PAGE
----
The “Trop” also has four double-deck 3 to 2 tables with a 0.35 percent house edge at $25 minimum bets.
5 – Circus Circus Hotel & Resort
This joint has seen better days, but if you can abide the abundance of children running around the periphery, Circus Circus spreads one of the most affordable 3 to 2 blackjack games on The Strip.
Two tables here come in double-deck format with dealer hits on soft 17 to bring the house edge to 0.40 percent, all for the low price of $15 per hand.
6 – Caesars Palace Hotel & Casino
If variety is the name of your game, Caesars Palace has 21 different 3 to 2 blackjack tables on hand.
On the other end of the spectrum, seven tables with a 0.26 percent house can be found at $100 stakes.
7 – Wynn Las Vegas
Closing out the list is the Wynn Las Vegas Hotel & Casino, which houses 19 tables using the 3 to 2 payout system. The lowest house edge here is 0.26 percent on seven $100 tables, while 12 other $50 tables offer 0.40 percent hill to climb.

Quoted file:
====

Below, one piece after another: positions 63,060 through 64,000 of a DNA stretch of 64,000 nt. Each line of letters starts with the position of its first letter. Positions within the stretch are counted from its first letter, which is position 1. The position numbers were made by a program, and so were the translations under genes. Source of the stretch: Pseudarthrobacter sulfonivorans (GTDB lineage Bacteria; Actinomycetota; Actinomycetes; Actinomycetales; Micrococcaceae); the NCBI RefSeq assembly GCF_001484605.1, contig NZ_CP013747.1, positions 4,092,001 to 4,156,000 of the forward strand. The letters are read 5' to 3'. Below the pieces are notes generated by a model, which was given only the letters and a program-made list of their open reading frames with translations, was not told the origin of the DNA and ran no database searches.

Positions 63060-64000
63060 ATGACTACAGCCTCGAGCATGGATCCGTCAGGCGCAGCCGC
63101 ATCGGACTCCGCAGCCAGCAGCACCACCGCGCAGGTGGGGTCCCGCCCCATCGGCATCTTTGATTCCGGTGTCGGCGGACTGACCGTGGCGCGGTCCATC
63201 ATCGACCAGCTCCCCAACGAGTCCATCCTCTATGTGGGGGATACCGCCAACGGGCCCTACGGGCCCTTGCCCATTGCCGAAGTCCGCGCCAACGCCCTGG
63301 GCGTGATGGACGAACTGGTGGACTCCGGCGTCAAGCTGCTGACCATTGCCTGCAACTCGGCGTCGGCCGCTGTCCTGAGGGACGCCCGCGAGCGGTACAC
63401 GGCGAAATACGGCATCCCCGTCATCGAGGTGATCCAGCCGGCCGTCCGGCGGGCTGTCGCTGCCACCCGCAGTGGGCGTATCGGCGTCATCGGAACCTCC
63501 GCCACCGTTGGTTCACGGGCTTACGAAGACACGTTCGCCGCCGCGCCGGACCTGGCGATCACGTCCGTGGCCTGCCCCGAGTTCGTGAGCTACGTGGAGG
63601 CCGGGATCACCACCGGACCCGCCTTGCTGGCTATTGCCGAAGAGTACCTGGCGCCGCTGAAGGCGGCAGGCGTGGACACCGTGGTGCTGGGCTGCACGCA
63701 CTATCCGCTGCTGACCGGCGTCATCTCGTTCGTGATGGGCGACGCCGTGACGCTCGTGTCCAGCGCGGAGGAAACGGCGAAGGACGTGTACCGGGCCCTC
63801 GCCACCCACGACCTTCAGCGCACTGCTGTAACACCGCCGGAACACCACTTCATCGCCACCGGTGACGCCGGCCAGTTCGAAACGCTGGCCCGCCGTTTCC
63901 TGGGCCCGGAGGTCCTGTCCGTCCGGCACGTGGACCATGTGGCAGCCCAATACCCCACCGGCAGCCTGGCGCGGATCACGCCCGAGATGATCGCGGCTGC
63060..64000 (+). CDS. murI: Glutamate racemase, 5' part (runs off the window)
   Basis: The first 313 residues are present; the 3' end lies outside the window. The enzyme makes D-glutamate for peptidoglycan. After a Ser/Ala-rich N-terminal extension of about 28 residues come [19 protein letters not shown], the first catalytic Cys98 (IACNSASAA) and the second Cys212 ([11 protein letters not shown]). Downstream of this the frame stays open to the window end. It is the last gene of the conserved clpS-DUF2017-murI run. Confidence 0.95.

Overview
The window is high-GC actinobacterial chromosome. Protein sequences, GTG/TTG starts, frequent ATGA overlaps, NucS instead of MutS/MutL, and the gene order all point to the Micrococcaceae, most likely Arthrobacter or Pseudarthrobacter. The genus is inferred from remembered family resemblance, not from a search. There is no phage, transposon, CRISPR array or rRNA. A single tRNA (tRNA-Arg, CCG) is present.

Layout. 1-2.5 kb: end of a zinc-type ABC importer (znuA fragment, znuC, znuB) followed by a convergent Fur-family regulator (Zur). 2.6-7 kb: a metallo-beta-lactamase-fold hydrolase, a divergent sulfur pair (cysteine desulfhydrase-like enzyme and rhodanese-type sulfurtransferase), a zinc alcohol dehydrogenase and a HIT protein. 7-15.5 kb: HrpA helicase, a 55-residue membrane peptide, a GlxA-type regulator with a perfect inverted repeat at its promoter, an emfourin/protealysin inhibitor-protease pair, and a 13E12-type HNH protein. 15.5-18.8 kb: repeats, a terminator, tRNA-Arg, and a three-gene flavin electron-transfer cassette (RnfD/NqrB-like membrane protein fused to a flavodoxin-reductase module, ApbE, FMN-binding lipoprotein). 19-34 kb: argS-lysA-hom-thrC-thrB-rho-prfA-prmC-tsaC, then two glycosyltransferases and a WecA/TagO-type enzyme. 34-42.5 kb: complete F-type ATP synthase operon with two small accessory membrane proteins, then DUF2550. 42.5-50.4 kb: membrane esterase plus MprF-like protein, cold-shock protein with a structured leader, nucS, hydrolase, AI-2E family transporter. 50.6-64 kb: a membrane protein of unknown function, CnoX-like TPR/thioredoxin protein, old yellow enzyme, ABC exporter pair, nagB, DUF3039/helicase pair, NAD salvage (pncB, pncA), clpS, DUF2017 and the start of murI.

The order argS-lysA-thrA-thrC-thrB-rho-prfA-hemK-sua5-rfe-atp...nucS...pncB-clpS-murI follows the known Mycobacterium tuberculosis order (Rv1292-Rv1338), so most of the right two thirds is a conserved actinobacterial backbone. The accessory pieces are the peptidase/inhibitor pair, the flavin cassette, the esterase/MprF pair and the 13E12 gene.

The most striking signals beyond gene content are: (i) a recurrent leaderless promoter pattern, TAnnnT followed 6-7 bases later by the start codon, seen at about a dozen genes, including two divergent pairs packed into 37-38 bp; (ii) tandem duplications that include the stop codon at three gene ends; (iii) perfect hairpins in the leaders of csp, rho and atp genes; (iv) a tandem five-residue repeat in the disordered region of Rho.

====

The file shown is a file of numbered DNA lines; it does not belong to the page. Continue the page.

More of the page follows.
In exchange for betting a bit higher, blackjack sharps can still enjoy all the amenities and attractions found on The Strip – without sacrificing any equity in terms of the house edge along the way. It’d be great if all blackjack tables on Las Vegas Boulevard offered 3 to 2 payouts and liberal house rules, but alas, that ship has sailed.
The Strip will always be a money pit designed to separate suckers from their dollars and cents, but you don’t have to be one of them. Armed with this list of top-rated places to play blackjack on The Strip, you can have your cake and eat it too.